It’s 2015, and we’re still seeing posts like this:
Big deal, you say. Seems like a perfectly innocuous Instagram post by an “influencer” to me, right?
Let’s look a little closer. While this post doesn’t seem to clearly be affiliated with a sponsor or brand, what about this one?
Now, I can’t say this influencer is getting paid for this post. But the signs lead me to believe otherwise:
- The same images show up in both posts. Curious.
- The influencer calls out @Applegate by name. Curious.
- Both posts include the same Honest Kids drink.
Now, those could be coincidences. Maybe this influencer is just really excited about kids lunches and likes calling out brands by name.
But I’m not buying it.
I think this influencer is getting paid for these posts.
And, they’re not disclosing.
She’s hardly alone.
Here’s another example.
More red flags:
- Um, you can see the Chevy folks (presumably) taking video of her in one of the shots!
- Using #grateful in the post – wonder what you’re grateful for!
And one last example:
More red flags:
- Again, the influencer uses the brand handle. Curious.
- The influencer also calls out the product by its exact name. Curious.
Now again, could be a coincidence. But again, I highly doubt it.
Another influencer post. Another failure to disclose.
It’s all too common. And, as much as the influencers are at fault, it’s the brands that are going to be financially penalized if they’re caught.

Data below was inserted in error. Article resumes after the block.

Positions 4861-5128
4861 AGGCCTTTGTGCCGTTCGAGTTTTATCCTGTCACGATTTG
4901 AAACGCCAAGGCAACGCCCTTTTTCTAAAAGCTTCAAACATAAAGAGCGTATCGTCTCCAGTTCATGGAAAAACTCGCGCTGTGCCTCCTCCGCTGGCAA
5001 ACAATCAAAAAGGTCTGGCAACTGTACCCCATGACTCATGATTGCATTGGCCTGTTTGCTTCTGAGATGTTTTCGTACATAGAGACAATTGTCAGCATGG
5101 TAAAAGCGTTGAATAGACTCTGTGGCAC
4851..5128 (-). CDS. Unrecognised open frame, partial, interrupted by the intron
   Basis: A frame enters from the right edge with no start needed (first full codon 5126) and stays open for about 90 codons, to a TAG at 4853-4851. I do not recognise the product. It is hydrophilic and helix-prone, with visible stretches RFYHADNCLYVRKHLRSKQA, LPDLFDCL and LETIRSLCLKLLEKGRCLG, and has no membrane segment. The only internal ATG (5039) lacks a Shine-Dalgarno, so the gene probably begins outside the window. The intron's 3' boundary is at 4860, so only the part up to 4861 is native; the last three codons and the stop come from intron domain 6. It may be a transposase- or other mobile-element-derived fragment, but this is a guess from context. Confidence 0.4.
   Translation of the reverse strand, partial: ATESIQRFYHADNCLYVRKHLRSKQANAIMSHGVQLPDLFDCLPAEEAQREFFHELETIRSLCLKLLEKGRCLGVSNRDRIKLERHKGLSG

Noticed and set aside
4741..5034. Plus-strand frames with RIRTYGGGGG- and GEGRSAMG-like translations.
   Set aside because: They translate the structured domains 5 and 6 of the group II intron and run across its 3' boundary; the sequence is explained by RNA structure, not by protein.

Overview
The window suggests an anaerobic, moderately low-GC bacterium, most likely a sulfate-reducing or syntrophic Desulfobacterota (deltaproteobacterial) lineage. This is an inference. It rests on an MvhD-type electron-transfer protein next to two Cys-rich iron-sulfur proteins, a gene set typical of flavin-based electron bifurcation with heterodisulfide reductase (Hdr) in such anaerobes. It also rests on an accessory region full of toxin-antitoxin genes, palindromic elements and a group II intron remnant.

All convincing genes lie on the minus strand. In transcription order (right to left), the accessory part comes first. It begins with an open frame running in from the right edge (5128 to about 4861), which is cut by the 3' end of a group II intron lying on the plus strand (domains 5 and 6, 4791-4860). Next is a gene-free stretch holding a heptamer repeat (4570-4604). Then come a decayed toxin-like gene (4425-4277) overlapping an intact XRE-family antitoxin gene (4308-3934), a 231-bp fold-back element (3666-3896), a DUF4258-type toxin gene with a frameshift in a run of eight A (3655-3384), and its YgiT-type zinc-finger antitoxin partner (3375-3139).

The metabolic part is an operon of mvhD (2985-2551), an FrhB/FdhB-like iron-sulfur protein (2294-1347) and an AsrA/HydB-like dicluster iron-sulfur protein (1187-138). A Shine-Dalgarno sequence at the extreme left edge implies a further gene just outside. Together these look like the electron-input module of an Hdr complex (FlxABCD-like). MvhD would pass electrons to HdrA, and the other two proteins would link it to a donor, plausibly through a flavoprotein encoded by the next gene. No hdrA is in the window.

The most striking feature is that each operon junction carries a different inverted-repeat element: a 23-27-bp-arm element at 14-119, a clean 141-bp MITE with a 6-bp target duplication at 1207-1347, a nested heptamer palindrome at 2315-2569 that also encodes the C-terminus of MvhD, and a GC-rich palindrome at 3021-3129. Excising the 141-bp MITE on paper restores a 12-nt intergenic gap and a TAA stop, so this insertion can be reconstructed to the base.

In case you didn’t notice the FTC recently amended its FAQ page earlier this year to include a slew of common questions and answers. The message: You’re on notice, brand folks.
So, what’s a brand marketer to do?
Let’s use the following example and assume you were the marketer working for @Candelles below.
First, make sure to be clear about disclosures from the very beginning.
Once you consummate the relationship financially, that’s a good time to start discussing disclosures with an influencer.
Remember, disclosure doesn’t have to be complicated.
In this case, a simple #Sponsored would have done the trick in this post. Other options: #ad #partnership #parter #client
Make sure you make your request to the influencer in writing.
Get it in an email. Get it in multiple emails. And make sure you save those emails. That’s your paper trail if the FTC comes calling.
Don’t just ask–follow up with the influencer
It’s not just enough to get your request in writing to the influencer (although that’s a damn good start). Follow up and ask the influencer to disclose. In this case, I would have sent an email the second after I saw this post to the influencer, asking them to amend the post to include #Sponsor somewhere in it.
This article was syndicated from Business 2 Community: Why Are Influencers Still Not Disclosing Paid Relationship? (And Why Brands Should Really Care)
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